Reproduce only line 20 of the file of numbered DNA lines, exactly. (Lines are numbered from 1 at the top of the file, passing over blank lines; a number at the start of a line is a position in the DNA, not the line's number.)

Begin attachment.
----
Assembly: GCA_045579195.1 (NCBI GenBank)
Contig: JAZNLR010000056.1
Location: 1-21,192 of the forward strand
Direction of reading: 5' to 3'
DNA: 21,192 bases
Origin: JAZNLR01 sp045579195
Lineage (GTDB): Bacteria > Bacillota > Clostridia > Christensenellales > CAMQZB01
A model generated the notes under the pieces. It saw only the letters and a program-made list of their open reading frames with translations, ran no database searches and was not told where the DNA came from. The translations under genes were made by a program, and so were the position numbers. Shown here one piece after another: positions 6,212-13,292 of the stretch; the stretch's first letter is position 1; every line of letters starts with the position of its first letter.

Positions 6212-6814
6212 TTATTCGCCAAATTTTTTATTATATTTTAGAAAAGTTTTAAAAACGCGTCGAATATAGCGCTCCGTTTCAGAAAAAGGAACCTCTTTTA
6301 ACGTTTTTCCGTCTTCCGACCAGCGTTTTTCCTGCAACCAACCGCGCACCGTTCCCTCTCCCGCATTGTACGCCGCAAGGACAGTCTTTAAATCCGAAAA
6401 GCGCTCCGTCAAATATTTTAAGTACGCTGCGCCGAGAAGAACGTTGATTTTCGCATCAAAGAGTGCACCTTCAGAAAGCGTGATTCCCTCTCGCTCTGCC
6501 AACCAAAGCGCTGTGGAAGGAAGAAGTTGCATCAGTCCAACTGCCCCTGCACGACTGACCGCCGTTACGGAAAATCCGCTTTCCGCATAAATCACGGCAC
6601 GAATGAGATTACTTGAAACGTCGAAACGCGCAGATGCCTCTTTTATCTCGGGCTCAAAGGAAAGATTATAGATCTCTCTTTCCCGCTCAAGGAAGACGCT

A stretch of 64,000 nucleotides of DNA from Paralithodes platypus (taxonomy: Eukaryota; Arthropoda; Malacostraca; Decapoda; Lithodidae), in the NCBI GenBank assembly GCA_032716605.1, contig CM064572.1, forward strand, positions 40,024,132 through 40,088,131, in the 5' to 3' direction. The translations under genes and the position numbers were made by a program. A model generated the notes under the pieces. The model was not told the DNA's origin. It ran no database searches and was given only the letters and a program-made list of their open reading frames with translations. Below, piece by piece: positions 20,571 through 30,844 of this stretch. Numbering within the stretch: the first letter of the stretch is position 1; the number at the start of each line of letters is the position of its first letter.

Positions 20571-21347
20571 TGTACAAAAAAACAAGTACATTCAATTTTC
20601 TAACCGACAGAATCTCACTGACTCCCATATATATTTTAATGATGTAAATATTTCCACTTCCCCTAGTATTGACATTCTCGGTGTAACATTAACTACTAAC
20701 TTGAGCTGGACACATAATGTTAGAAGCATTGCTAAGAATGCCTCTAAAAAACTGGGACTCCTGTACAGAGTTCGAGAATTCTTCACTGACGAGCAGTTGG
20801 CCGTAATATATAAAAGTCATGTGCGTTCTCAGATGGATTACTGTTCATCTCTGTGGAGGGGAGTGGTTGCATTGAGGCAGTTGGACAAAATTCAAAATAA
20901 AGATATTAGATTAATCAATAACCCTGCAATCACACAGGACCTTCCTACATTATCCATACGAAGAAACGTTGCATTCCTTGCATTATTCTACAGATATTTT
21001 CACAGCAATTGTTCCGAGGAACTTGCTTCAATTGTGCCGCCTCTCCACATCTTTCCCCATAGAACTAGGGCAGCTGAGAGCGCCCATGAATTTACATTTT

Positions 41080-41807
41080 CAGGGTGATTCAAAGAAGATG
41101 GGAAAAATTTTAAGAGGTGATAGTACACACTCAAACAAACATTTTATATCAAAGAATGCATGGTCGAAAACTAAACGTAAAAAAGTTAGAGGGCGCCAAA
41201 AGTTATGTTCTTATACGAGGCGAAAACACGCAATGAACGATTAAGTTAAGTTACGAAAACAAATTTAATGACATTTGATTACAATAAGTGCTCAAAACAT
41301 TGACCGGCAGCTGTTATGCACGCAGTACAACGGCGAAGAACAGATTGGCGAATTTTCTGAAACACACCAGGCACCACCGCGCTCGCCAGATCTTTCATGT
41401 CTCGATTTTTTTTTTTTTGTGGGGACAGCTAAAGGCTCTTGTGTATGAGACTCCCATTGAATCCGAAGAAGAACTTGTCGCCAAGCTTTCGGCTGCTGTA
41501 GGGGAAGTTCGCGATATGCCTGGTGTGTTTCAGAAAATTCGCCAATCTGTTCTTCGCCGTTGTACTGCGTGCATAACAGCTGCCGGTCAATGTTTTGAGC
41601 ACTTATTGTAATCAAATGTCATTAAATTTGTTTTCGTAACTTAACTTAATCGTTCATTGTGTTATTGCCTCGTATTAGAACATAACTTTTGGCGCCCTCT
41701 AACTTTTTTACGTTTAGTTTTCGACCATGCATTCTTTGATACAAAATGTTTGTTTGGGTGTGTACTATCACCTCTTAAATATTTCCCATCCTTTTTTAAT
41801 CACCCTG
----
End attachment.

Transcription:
20801 CCGTAATATATAAAAGTCATGTGCGTTCTCAGATGGATTACTGTTCATCTCTGTGGAGGGGAGTGGTTGCATTGAGGCAGTTGGACAAAATTCAAAATAA